# Repeat on/off delay Timer

#### wayneh

Joined Sep 9, 2010
16,102
FWIW, I use these. You can get them for less than $5 if you watch around. I've often wondered whether/how they might be hacked for switching DC loads. #### Attachments • 12.7 KB Views: 29 Thread Starter #### Etronic Joined Oct 7, 2011 127 wayneh Thanks for your recommendation. Where do you get them for$5.Plus you will pay more to ship it.If you order it online.
But? How accurate are they.Low price is always a great deal.
If they work. And are accurate to the MIN.

The one i pick up at homedepot is very accurate down to the MIN.
Small size.And all settings worked prefectly.Also i could bring in back,if it dosen't work within ninety.And get my full money back.

P.S. IF you locate some post it here.

#### Etronic

Joined Oct 7, 2011
127
elec_mech

Did you get my latest posted message.

#### elec_mech

Joined Nov 12, 2008
1,501
Hi Etronic,

Unfortunately, I cannot be of much help without seeing the circuit. Do you have a webcam you could use to take pictures or a simple video?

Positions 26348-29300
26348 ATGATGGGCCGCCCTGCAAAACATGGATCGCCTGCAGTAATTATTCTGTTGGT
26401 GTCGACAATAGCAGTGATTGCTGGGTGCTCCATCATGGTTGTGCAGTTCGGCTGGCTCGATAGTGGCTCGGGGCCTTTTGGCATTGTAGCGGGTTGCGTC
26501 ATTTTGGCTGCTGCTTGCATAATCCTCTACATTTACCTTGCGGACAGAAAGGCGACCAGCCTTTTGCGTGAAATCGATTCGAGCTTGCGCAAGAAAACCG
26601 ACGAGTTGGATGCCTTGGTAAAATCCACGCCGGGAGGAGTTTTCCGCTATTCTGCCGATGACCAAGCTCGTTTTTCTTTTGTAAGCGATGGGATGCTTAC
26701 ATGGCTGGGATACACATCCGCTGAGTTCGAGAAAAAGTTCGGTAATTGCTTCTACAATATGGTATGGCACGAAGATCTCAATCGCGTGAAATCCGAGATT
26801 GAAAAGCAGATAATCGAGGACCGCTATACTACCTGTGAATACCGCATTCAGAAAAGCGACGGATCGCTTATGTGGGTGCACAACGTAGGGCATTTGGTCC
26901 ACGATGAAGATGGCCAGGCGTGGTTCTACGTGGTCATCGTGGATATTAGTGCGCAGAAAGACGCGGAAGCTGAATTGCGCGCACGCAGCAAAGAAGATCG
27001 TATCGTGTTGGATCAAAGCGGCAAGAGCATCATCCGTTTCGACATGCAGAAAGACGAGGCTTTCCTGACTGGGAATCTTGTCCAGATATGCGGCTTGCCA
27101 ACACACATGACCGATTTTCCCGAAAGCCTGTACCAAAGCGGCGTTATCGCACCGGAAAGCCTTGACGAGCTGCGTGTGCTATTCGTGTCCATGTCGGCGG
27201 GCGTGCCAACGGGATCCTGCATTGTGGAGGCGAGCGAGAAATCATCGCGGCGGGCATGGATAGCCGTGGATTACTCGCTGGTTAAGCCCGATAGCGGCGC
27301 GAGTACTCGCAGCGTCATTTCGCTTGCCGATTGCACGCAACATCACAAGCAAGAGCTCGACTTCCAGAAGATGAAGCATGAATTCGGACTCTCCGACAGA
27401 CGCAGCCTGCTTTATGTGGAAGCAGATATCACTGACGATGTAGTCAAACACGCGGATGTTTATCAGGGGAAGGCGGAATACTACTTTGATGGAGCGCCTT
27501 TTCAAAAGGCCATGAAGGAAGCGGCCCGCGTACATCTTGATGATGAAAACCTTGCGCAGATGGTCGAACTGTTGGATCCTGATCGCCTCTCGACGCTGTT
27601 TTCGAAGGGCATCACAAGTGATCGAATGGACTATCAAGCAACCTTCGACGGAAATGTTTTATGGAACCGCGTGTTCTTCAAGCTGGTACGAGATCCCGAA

Alternately, could you draw the circuit and label the values of the components, especially the ICs? You could do this in Paint if you have a Windows machine: Start->All Programs->Accessories->Paint. Bill has some info on using this program for circuits: http://forum.allaboutcircuits.com/blog.php?b=49.

So you want to turn on and off a battery powered device that uses a 3.6VDC battery?

What is the battery voltage of the backup battery in the timer? I know the backup battery will keep the time if the wall power goes out, but I do not know if it will still turn the output on and off if there is no input power. This depends on the circuit.

You'll probably want a MOSFET in the end to turn the 3.6VDC device on and off since the timer probably uses a relay and energized relay coils could quickly drain a battery. If you're really lucky it might be a solid state relay which could work well, but mechanical relays are much cheaper, so that is probably what the manufacturer used.